• Opinion is divided - does Australia need a carbon tax, or don't we?

    Posted by Phil

    13 July, 2011

    I, for one, think we do.

    I'm a long time supporter of Micah Challenge and I'm just finishing off a PhD that looks at the impacts of human caused climate change on people in the developing world. Climate change is already impacting poor communities around the globe. For example, in Nepal the weather is becoming increasingly unpredictable, with increasing extremes like floods and droughts. It is the poor who are being hit first and hit the hardest.

    You may or may not know that as part of their Share the Earth: MDG7 campaign this year, Micah Challenge has been asking the government to take a leadership position in international efforts to address climate change. I've sat at tables where Micah Challenge coalition partners have discussed and debated whether to engage supporters in the climate change debate. Micah Challenge is very wary of the potential for the debate to distract people from their purpose of halving poverty and achieving the MDGs. The Micah Challenge coalition has chosen to engage through necessity - because climate change represents a serious threat to the achievement of the MDGs.

    What does it look like for Australia to take a leadership position? Up until this point, Australia has been about as far from leading the way in this debate as a nation could possibly be. The graph below shows just how far behind the rest of the developed world our current commitments place us. Some recent research from Oxfam Australia revealed that even developing countries (who have far less capacity to adapt to the changes necessary to reduce emissions) are also making more of an effort to cut their emissions than developed countries. Australia is falling behind international action on climate change and is failing the least of these around the world.

    Where does Australia currently rank on global emission reduction targets?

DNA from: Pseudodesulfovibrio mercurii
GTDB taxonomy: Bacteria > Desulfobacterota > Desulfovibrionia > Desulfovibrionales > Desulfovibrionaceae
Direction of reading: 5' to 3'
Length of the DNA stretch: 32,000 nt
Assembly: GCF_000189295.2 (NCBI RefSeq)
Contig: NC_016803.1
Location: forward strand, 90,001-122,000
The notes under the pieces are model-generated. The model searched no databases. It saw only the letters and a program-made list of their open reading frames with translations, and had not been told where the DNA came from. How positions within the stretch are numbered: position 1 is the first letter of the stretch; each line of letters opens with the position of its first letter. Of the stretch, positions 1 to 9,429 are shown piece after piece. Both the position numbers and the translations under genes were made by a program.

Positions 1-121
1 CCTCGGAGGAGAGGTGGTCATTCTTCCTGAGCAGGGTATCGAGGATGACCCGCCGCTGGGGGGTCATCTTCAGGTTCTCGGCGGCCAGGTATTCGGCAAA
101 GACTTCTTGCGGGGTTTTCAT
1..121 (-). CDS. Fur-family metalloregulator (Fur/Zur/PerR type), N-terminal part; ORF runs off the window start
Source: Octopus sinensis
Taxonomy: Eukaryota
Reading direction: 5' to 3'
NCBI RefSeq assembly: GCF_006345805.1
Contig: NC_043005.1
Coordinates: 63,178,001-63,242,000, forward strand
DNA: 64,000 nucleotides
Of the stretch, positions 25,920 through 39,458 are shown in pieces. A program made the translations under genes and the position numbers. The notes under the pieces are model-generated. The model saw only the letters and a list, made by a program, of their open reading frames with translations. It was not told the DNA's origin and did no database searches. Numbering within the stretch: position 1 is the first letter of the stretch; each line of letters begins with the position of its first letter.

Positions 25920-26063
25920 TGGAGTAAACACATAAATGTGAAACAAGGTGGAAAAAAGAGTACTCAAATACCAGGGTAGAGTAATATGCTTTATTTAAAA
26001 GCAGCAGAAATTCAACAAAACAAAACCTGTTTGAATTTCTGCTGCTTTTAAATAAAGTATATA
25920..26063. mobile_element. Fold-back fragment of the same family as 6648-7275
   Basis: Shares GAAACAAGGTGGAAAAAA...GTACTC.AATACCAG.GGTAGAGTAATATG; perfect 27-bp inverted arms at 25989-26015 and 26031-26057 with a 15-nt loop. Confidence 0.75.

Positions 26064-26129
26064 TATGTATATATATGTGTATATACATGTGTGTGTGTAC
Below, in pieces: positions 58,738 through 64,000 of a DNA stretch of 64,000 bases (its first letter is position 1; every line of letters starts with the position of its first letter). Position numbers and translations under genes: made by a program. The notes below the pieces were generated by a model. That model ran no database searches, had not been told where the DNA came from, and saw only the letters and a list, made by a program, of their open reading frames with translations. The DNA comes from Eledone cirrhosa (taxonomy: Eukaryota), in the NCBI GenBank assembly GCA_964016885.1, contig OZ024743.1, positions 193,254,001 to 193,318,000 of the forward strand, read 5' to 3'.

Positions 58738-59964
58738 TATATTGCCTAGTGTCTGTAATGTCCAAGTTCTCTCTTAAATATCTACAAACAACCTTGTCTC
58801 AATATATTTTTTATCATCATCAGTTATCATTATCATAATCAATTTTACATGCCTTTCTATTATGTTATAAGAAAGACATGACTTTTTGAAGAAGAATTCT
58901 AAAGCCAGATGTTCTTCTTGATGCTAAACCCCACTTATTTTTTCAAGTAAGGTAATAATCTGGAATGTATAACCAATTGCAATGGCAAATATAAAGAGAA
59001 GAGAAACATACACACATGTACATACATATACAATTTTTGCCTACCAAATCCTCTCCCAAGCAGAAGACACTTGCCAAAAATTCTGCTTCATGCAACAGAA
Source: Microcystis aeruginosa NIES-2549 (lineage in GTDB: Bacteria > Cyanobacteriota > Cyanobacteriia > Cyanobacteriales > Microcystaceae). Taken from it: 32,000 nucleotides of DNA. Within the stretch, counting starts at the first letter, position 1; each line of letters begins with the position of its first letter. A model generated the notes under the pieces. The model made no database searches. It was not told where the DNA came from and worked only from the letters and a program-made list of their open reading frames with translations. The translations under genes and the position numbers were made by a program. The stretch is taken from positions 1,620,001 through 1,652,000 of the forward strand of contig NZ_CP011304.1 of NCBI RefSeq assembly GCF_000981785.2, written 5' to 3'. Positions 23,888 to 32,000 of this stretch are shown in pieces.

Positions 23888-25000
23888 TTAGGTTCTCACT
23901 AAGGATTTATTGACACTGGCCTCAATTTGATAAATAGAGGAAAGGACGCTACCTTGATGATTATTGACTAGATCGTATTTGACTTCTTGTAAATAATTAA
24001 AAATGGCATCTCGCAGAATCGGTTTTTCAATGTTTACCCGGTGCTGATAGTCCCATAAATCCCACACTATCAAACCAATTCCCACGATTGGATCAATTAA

For full size click here

    While the carbon tax package announced by the government on Sunday is far from ideal in my opinion, it does represent a significant step towards action, and a step towards leadership. It is a good start to help Australia catch up to international action on climate change.

    Perhaps the most disappointing aspect of this whole debate is the self centred nature of it. It makes sense that people are concerned for how this will affect them, but if that means they lose sight of the reality that climate change is a far greater problem for the world's poor, then we have missed the boat - particularly as Christians.

    It is particularly disappointing to see that the government has missed the opportunity to secure much needed additional support for the poor in their carbon price announcement. The government could use a small proportion of this new stream of revenue to help vulnerable communities adapt to climate change. This would mean that we would not need to draw upon the existing aid budget (which is needed to achieve the MDGs) to address the new challenge of adaptation.We have been pumping carbon pollution into the atmosphere at excessive rates for decades and it is the poor who have been paying the environmental price for our pollution.

    My hope is that we can help shift the conversation a little. Yes, this is about us, but not ONLY ABOUT US. As a nation we can and should be taking a lead on helping the poorest nations and people of the world adapt to a changing climate.

    Phil Ireland is a long time supporter of Micah Challenge and former member of our Climate working group. Phil advises several organisations on climate change policy and is currently completing a PhD looking at climate change and international development.